Amazon Web Services (AWS) is the most prominent large cloud provider in the world, offering what seems to be practically unlimited scalability and flexibility. It is heavily marketed towards startups and big companies alike. There’s even a version of AWS meant for extra-secure governmental use (AWS for Government). There’s an entire branch of DevOps industry that helps setting up software systems on AWS and a lot of people are making money by using AWS in some capacity. AWS isn’t just a VPS provider or web hosting service - there’s entire periodic table of things they offer, ranging from commodity stuff such as virtual private servers (EC2) or data storage (S3) to cutting edge experimental technologies such as quantum computation (Amazon Braket) and artificial intelligence (SageMaker, Rekognition). It is simply too significant to be ignored.
However, is it actually that great? Is it actually good as default choice to host a software system of any scale? Let us go through some arguments against going all-in with AWS and why many companies and individual side-project developers might be better off using something else.
Pricing complexity and billing surprises
If you read AWS discussions on Hacker News or other developer communities you will find that the issue of billing keeps popping up. AWS billing is a lot like taxes in USA - it depends on so many things and you can never be sure how much you will be paying when the month is over. Furthermore, AWS billing is uncapped, which has significant potential for trouble.
If you are using something that is billed based on traffic or resource usage (Lambda, Step Functions) you may have a very bad surprise in otherwise good situation of your project getting viral traction. Imagine a sudden wave of new users becoming the very reason of SaaS startup going bankrupt.
There are also ways to mess up your AWS Lambda “serverless” functions in ways that can rack up huge bills. Certain bugs in code, such as infinite loop or bottomless recursion can make you go broke in a single monday morning.
Another way to get a billing surprise is to provision some resources and forget to take them down. A HN user reports a story of someone who burned 80 grand overnight by provisioning bunch of EC2 instances for testing and leaving them on. If you have non-trivial setup on AWS (e.g. VPC with multiple EC2 instances, some of which exposed to public internet) and are relying on AWS Dashboard or AWS CLI to tear it down when no longer needed it is very easy to forget to remove some part of it (e.g. NAT gateway) and be billed for it even if it’s no longer used.
Yet another way to lose a lot of money is to get your AWS credentials stolen by bad people that will use your account for their own purposes, such as cryptocurrency mining. There’s multiple ways this can happen. Someone might exploit a vulnerability in your app to access source code or configuration file with AWS secrets. If you publish your code on public Github repo you might accidentally leak it yourself.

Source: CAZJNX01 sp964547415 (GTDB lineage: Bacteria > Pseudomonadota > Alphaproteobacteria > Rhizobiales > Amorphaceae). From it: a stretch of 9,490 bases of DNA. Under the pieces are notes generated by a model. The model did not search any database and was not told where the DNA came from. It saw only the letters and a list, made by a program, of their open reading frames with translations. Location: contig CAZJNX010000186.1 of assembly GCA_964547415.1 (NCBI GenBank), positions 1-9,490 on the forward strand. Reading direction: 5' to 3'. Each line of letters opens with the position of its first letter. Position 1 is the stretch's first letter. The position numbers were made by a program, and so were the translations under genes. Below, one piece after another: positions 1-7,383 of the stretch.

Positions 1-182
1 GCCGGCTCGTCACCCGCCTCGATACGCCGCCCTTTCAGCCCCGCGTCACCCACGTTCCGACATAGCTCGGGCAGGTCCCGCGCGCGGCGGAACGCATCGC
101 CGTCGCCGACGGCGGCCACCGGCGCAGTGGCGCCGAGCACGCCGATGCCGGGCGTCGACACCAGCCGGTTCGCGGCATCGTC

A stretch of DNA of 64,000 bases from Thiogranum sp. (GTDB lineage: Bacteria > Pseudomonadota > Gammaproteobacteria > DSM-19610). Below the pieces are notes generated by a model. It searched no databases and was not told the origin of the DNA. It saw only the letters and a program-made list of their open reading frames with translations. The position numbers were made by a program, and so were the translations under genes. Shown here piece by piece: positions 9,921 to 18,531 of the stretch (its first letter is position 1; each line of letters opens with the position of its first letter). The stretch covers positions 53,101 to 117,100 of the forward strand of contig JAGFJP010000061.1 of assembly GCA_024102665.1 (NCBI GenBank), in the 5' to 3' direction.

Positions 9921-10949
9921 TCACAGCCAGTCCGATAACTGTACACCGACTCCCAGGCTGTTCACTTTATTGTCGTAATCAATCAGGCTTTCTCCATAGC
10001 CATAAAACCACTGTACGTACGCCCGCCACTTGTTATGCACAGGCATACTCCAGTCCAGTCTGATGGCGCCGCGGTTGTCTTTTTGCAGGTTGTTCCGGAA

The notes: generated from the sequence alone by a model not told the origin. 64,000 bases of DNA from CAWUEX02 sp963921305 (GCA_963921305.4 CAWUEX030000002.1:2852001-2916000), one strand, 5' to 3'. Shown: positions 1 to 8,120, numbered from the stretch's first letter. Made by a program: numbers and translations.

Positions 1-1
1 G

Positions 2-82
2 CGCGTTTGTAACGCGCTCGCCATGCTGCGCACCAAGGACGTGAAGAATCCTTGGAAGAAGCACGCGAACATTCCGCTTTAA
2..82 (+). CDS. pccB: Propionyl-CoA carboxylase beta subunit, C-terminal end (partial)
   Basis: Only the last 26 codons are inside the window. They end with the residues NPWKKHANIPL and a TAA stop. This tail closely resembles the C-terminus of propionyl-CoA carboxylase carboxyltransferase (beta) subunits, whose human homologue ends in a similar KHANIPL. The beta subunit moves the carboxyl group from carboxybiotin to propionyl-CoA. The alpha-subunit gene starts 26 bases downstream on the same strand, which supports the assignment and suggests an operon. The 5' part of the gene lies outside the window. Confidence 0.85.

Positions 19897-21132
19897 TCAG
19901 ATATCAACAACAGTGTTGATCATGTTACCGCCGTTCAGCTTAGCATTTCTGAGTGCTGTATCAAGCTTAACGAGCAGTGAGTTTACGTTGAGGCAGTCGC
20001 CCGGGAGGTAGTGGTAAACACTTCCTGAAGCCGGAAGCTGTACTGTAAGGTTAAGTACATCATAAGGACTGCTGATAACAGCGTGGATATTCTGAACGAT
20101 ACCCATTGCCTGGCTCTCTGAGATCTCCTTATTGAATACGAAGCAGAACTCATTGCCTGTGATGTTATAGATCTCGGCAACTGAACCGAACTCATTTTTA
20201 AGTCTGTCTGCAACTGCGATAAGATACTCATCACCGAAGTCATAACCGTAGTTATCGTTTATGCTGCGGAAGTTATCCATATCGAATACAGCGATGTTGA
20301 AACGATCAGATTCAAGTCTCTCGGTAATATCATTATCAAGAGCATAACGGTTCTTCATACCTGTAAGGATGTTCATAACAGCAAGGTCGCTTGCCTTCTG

Now you could say that the above things are accidents, not unlike a car crash or fire in the office. However, AWS pricing is significantly complex for specialist AWS cost optimisation consultants to exist in the market. Depending on how exactly you are using the AWS infra, you may be be overpaying significantly for what you are getting, especially if you consider options to host your systems outside AWS.
One might say that it is possible to use CloudWatch alerts to fire on billing thresholds and get alerted. However, the problem is that billing data is updated after resources are consumed and it might be too late at that point. In fact, AWS has no reliable way to shut down your systems in the event of runaway costs.
Also one may respond that at least in some cases you can contact AWS support and have them write off the surprise charges, even if they occured entirely due to your own mistake. That is indeed true to my own experience. I was able to get $100+ written off when I forgot to remove a Private CA after being done with it. Some people report being able not to pay multiple thousands of dollars in surprise charges. However, this is entirely dependent on the goodwill of a very large corporation that is not known to treat their employees well and there might an explicit limit on how many times you can ask for it. It is not something to rely on.
You might be saying that AWS is actually free up to a point due to the presence of free tier, free trials for some services and generous credits being given out to startups. But here’s the thing - AWS is not providing free services out of goodness of their hearts. AWS giving out some tens of thousands of free credits to every single startup in certain accelerators is not unlike to a drug dealer giving out free hits in a community susceptible to drug abuse. It is done in a calculated manner so that customer life time value is very worthwhile on average case, even if some services are provided for free initially. By taking up the free AWS offer you might be saving money short term only to overpay in long term.